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Aegon sticks with third way annuities

Aegon sticks with third way annuities

Aegon has revealed it won’t follow rival MetLife’s lead and pull out of the retirement income market for flexible guarantees.

Yesterday (6 July) – a decade after entering the UK with third way annuities and much fanfare - MetLife shocked the market by announcing it would close its wealth management arm to new business.

The provider announced it was pulling the plug on wealth management to “refocus its strategy” to drive the growth of its employee benefits and individual protection businesses.

Dominic Grinstead, managing director of MetLife UK, said: “While our wealth management products deliver good outcomes for our customers, the ongoing challenge of long-term low interest rates has made it difficult to deliver value for MetLife."

When asked would they follow MetLife's lead, an Aegon spokesperson said: “We remain fully committed to providing advisers with a flexible guarantees proposition and have experienced more than doubling of business in the first half of this year compared to the same period last year.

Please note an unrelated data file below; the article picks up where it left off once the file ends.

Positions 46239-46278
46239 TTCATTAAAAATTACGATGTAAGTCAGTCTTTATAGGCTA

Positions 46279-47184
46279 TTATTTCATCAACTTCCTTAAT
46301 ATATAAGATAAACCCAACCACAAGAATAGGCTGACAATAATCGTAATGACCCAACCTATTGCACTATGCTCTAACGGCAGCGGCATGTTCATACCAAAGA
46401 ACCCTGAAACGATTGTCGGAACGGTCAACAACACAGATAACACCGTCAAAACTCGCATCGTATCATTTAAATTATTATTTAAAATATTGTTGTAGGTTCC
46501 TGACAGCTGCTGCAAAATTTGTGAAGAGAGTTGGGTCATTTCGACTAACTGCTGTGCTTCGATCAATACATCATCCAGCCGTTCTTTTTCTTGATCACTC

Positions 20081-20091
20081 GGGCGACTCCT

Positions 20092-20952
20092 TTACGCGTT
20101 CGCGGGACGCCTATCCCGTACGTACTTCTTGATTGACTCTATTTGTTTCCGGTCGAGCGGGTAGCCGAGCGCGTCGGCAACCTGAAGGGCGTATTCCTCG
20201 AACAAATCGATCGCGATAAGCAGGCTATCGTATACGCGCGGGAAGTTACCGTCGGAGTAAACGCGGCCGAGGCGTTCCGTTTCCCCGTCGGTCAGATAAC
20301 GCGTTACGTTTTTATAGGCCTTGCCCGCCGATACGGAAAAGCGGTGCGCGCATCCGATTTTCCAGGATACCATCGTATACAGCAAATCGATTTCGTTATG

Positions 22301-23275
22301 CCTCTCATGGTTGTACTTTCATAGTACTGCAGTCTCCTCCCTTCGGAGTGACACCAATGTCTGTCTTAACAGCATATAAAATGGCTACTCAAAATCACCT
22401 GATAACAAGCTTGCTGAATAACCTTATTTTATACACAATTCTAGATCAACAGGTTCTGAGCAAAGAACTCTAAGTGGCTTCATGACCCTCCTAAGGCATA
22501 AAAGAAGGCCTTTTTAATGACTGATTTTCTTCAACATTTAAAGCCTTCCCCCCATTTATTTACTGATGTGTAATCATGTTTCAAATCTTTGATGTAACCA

“The strong new business flows reflect the fact that there’s been a major shift in the UK from traditional packaged products to platforms. We’ve been the only provider offering flexible guarantees on platform and have benefited from this trend as a result.

“Customers have a fundamental need for income security and flexibility in retirement and advisers are increasingly looking for flexible guarantees to underpin their actively managed portfolios.”

Alistair Cunningham, financial planning director of Wingate Financial Planning, said MetLife’s exit means Aegon will now pick up even more business as they are the only provider to offer anything similar.

When asked about MetLife’s exit, Mr Cunningham said: “It is an interesting move. I suspect that after an nine-year bull market people have become less keen on guarantees. 

“Personally I was never a fan of guarantees of the kind Metlife offered, but if they were ever relevant they're arguably more relevant now than before.” 

emma.hughes@ft.com